- the biotechnology and pharmaceutical sectors and public sector laboratories, from the point of view of benefiting (in terms of future employment) from the state-of-the-art training in biochemistry, spectroscopy and X-ray crystallography provided to the PDRA and to PhD students and undergraduates working within the research groups who benefit from the expertise of the PDRA;
- schools and the general public, who benefit from engagement activities running parallel with the research effort, which seek to inspire the next generation of science undergraduates and scientists and to better inform the general public of key scientific concepts and issues over which society has an influence. The vital role that iron, and metal ions in general, play in maintaining health is not well appreciated by the general public. Proteins that bind metal cofactors account for at least 30% of all proteins, and as such constitute a very important subgroup. The PI has a lot of experience of delivering engaging presentations in particular to A-level students.
The high quality publications arising from this work will be widely accessible to other researchers and advisers to policy makers and will stimulate new research and inform decision making. Although the project involves basic research, both Universities have appropriate policies and support (including training sessions) to identify any commercial opportunities arising from research activities and mechanisms to ensure that potential beneficiaries and investors are informed. The applicants are keen to exploit any commercial opportunities, although it is recognised that these are likely to arise in the longer term.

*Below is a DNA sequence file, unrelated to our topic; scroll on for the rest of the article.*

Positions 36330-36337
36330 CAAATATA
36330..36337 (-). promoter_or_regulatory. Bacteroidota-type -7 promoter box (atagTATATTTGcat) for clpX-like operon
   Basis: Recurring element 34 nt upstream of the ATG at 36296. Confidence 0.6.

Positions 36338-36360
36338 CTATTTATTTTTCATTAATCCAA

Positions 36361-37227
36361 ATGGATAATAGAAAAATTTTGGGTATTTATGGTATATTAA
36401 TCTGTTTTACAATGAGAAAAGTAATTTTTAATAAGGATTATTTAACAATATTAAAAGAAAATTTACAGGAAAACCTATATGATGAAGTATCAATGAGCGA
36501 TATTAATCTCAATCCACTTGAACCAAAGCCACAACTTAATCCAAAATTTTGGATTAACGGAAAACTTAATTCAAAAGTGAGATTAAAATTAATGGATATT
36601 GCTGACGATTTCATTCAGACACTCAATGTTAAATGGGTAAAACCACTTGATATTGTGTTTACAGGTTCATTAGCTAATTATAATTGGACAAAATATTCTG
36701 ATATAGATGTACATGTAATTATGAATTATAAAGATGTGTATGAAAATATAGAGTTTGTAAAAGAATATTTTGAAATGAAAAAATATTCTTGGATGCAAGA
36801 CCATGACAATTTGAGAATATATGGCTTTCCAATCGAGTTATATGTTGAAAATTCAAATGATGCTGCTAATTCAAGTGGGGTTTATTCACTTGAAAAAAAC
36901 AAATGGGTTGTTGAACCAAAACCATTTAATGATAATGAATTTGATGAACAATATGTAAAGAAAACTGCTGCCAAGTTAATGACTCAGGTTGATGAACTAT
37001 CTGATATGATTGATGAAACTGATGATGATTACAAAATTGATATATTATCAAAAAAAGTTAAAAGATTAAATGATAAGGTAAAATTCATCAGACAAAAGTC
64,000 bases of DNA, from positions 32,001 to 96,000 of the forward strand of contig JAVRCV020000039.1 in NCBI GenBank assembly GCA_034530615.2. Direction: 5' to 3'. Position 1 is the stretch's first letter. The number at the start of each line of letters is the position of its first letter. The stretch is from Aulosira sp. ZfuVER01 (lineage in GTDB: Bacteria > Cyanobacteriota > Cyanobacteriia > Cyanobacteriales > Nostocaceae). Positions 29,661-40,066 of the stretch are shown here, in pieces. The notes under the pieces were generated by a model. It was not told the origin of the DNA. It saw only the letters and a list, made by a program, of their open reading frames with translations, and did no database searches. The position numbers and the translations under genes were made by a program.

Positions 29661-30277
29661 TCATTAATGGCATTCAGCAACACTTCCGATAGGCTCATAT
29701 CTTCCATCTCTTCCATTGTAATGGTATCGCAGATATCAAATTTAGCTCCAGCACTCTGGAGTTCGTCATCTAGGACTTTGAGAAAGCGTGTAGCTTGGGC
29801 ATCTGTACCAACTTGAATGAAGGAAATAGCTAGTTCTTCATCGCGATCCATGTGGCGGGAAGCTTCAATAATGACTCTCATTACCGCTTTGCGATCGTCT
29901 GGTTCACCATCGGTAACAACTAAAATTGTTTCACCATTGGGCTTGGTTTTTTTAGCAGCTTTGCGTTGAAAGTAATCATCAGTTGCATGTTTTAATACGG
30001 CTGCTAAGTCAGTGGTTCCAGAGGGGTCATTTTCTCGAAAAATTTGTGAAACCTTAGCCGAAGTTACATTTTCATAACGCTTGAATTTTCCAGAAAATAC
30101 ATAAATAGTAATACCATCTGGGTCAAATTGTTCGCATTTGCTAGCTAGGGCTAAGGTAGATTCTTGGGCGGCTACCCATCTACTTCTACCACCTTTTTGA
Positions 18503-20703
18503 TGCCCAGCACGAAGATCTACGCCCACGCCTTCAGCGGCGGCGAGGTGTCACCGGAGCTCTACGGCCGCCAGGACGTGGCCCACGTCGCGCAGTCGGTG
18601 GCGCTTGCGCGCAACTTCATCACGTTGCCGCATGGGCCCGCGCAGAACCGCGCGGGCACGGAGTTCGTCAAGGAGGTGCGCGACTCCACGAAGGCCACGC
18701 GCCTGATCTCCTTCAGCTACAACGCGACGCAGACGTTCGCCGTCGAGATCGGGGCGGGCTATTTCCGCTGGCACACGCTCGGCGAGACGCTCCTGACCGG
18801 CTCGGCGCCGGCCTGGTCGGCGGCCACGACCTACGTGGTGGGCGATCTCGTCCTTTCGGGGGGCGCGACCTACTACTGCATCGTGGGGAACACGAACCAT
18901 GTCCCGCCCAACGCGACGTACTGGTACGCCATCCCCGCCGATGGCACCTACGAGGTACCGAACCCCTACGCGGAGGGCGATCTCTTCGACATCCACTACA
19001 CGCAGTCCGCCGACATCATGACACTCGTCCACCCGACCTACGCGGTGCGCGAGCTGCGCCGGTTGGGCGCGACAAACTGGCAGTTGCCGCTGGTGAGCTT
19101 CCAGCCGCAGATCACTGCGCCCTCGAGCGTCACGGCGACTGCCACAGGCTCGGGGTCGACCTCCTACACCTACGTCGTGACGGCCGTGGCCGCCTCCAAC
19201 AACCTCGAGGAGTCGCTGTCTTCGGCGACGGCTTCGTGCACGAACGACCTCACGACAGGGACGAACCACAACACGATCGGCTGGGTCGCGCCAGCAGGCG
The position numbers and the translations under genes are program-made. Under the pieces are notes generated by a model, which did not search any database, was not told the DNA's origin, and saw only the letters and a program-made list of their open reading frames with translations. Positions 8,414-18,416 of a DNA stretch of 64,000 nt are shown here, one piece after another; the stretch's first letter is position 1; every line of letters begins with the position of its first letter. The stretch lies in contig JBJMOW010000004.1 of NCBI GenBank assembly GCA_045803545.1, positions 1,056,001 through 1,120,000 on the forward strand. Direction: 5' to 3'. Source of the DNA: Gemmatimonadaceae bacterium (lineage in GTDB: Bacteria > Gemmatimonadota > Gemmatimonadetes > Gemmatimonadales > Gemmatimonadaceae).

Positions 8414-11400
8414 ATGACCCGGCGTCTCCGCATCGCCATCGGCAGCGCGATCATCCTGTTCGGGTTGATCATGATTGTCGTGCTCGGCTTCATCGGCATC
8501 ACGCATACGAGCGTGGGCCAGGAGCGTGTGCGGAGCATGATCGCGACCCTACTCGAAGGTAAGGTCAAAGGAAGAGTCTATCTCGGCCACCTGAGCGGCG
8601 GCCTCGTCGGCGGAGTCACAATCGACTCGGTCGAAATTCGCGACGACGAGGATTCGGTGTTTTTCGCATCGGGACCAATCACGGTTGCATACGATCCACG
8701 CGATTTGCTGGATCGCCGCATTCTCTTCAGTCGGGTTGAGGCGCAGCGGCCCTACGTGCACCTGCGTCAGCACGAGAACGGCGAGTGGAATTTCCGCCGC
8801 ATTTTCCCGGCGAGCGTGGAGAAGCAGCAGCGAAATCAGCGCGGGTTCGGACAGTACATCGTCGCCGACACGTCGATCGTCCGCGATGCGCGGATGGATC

Publications

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Bradley JM (2020) Bacterial iron detoxification at the molecular level. in The Journal of biological chemistry

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Bradley JM (2019) Reaction of O2 with a diiron protein generates a mixed-valent Fe2+/Fe3+ center and peroxide. in Proceedings of the National Academy of Sciences of the United States of America

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Pullin J (2021) Electron Transfer from Haem to the Di-Iron Ferroxidase Centre in Bacterioferritin. in Angewandte Chemie (International ed. in English)